Installation

installation-350h

Installation
Paula Koneazny

Chapbook.
Poetry, 6″ X 8″, 44 pages
October 2012

Limited, numbered edition of 100 copies

SOLD OUT

 

excerpts from Installation :

EVERY 26th WORD
(originally published in New American Writing)

rejects prose fully, the series seduction, neither interesting nor up on references: “men” smokes, reflecting fight to integrities; finally many have shot movement until to wayward they’re moving, knowing not some such ankle but night roots; pompous and tempestuous like “He” “its” say thrive, for meaning wouldn’t linearly just evil; that years could, for and of romantic people.

The room, just from, hits two, a weight they still have not; for them, only a mattress trough, so the photo bird is best, whether or not it thinks facts; the issue runs up in the street; siblings shift the character; and of the

waterways ruptured ________ and arboretum tinged ________ safely buried.

 

EIGHTH OF
(originally published in Bone Bouquet)

getting up from the story goes on and on. allergic to staying away—Almanac of the Dead / Das Kapital—to the mall to finish headaches alone. very life-affirming. later, sparrows, linden trees and the mountain beyond grivoise: licentious self-absorption. hike uphill. stagger into a circus theme. excitement in the spotlight. French comedy? thriller w/ Hitchcock references? mood more caustic. coastal valley overlooking a profusion of tar weed. consider a shorter stride when feet tire. switch to “waking” on the floor. taste, then buy. many become fleuristes. seek out bouquets to put themselves. move on to the meal. the mix of generations. 50 years of photos wear the earrings. weather improves. party continues. 65# of books arrive. frazzled from the traffic. good works for lunch—still hungry after. President in Jurata on the Baltic Sea. quest for souvenirs without magnets. strawberries cheaper but won’t last. view the appearance of the mechanical goats all looking up at the same time. according to the pedometer—14,276 steps. reed-clogged shoreline. but the room is fine. turn down from the centrum to settle there. find dark beer. undamaged in WWII. homage to works on paper considered. coolish.

 

from GRAMMAR LESSONS
(Originally published in Avatar Review)

1.

In a declarative sentence much can come in between:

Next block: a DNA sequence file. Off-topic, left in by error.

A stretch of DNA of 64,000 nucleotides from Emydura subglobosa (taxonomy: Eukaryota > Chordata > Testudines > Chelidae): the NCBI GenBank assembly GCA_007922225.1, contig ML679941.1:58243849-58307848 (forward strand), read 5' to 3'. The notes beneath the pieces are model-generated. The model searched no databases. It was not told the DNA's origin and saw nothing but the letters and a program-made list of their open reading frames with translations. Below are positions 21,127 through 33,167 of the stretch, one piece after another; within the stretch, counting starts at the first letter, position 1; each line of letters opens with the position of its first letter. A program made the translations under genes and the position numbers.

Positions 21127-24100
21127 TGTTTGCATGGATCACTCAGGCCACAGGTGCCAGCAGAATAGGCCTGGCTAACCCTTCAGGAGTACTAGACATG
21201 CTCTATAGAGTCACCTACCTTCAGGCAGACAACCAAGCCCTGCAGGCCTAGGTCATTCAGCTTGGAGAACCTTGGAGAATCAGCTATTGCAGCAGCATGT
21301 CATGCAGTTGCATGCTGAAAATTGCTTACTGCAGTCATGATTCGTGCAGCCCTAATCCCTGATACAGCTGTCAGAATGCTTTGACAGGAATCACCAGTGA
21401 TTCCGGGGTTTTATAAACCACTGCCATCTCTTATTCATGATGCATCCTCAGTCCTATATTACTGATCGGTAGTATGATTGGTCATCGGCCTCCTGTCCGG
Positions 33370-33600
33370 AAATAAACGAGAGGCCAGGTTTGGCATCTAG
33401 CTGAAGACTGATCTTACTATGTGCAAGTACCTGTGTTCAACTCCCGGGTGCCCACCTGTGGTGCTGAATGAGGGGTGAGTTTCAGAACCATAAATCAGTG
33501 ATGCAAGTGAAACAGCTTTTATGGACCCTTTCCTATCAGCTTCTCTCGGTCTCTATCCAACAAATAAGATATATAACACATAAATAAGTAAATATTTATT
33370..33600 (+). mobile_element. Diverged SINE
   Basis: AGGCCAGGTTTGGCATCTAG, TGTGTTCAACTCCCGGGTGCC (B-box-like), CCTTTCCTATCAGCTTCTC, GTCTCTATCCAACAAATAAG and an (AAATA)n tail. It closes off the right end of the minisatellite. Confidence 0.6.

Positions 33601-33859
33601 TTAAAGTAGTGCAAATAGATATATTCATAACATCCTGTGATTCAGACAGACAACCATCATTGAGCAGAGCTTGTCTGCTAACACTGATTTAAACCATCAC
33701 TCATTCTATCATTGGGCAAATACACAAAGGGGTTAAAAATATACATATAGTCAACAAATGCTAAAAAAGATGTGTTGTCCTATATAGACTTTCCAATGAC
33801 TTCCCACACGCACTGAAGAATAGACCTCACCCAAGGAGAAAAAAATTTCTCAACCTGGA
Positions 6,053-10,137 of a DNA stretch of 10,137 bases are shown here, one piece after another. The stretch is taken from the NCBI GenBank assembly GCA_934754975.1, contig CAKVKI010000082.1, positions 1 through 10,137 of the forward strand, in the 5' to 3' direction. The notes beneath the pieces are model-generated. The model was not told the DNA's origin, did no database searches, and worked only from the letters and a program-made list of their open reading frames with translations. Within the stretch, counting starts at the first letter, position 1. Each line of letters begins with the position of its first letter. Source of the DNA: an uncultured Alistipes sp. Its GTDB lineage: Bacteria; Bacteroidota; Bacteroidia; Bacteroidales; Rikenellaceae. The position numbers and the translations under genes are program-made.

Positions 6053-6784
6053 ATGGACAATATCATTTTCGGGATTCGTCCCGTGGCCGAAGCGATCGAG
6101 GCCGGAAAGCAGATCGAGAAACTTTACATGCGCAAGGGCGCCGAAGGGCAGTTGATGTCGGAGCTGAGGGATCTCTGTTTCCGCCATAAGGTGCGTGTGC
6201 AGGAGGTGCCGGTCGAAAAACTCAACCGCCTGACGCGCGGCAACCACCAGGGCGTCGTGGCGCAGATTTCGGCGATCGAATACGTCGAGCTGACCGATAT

He had no formal training; aluminum and copper gave him a shudder.
Then one day he stumbled into some driftwood. The next thing he knew he
owned 3 pianos. No longer having to illuminate anything, he experienced
a sense of freedom. He said, “Movement in the exhaust pipes created
this.” She had 10 pallets of metal, each shoulder-high. She always
started with realism, then went abstract, because she fancied herself the
narrative that would adhere. She said, “I was an athlete once.” They both
were dictated to by their materials; not driven nuts, but driven to do
something. Crushed mother-of-pearl, star ruby, sandalwood and camphor
were nothing but art supplies to them.

 

2.

A misplaced modifier functions as an affirmation or negation:

He nicknamed her Plover, not long ago; she recorded animal oddities as
they passed her by on the loop. At present, she prefers to be known as
Homemaker. Now seminally at home, she answers her Hot Line. And
when he asks politely, she migrates up his torso.

 

3.

Adverbs can be detected through the senses:

After his departure, she folds anonymously back into the white crowd.
When they wipe off her face, she wails nakedly. She doesn’t see the
magnet. Historically, the scene has been set. It’s a farce in which no one
questions the decency. For to eavesdrop is to latch.

 

paula-koneazny-photoabout the author

Paula Koneazny is the author of two previous chapbooks: The Year I Was Alive from dpress and Vernacular from Todd Melicker’s micro-press eyesparrow editions. She is an assistant editor of Volt: A Magazine of the Arts.

Read more at our author page for Paula Koneazny.